As Information and Communication Technologies (ICTs) have become established tools for communication, organizations increasingly use computer-mediated work groups to support various business processes and find creative solutions to organizational problems. In such a context, groups’ creative performance can greatly contribute to organizational success. Previous literature has examined the influence of various factors on different outcomes of group collaboration. However, mechanisms through which creativity can be improved, and how to design ICT’s interfaces to increase creativity have received little attention. In this study, we aim to understand the effects of two specific motivational affordances, namely, performance targets and performance feedback, on people’s perceived competence and creativity within the context of computer-mediated collaboration. Using computer-mediated idea generation as an instantiation of collaboration systems, we test the effects of performance targets and different types of feedback on people’s perceived competence and creativity in a controlled laboratory experiment. Our results show that the difficulty of performance targets and the type ofperformance feedback interact, influencing people’s perceived competence, which in turn influences their creativity in group collaboration. We conclude our study with a discussion of implications for the design of human–computer interfaces for computer-mediated idea generation.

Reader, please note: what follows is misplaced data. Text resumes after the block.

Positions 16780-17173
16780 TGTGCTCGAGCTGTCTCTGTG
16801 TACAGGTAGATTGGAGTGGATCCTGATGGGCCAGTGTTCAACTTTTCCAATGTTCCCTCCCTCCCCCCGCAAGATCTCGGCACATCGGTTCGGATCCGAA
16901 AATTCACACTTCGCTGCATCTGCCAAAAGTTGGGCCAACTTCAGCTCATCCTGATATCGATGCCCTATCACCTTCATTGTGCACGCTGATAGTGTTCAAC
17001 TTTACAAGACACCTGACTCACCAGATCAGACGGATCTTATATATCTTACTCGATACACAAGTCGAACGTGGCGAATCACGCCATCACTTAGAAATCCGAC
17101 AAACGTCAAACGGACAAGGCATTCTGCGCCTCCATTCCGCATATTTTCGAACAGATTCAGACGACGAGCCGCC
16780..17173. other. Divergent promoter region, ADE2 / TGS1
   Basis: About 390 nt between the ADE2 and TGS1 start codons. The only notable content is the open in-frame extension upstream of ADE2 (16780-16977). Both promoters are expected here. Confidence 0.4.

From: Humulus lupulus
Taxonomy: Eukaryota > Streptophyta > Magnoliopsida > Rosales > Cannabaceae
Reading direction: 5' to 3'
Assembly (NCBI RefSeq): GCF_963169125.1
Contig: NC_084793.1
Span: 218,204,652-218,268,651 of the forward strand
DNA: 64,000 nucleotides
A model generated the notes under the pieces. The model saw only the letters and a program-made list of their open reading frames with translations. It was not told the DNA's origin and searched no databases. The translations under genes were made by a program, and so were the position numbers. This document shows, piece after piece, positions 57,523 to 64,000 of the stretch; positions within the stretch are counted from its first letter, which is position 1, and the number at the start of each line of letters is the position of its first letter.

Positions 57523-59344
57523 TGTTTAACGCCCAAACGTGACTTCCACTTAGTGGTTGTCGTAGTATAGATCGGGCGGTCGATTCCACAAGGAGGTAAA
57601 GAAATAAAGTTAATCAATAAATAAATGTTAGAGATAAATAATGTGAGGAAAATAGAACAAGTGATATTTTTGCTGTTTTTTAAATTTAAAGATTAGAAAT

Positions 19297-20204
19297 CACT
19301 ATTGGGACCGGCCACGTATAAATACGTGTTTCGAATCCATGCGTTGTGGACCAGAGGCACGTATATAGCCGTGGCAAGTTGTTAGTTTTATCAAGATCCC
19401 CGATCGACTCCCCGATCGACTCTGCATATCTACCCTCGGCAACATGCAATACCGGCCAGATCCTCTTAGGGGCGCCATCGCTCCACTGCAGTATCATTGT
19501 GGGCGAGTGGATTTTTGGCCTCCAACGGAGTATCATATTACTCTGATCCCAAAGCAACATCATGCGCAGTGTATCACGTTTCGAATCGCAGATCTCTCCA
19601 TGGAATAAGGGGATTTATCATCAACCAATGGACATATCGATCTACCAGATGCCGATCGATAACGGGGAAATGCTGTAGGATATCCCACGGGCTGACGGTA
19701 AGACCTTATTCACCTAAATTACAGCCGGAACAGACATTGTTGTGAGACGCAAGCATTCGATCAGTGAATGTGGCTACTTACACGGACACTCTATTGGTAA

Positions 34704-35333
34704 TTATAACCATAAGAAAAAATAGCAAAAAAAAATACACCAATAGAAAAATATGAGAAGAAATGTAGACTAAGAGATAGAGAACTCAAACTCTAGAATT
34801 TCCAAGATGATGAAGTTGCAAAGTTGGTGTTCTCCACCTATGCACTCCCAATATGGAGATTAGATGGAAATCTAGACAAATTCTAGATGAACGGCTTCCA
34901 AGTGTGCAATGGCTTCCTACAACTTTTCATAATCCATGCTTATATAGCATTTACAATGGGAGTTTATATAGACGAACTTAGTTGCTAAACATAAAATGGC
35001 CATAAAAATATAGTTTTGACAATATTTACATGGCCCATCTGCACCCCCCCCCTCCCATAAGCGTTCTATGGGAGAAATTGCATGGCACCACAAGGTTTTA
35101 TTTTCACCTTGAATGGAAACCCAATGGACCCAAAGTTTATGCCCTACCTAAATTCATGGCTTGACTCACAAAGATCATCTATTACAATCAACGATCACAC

The following educationally relevant and scientifically credible concepts were identified in this project: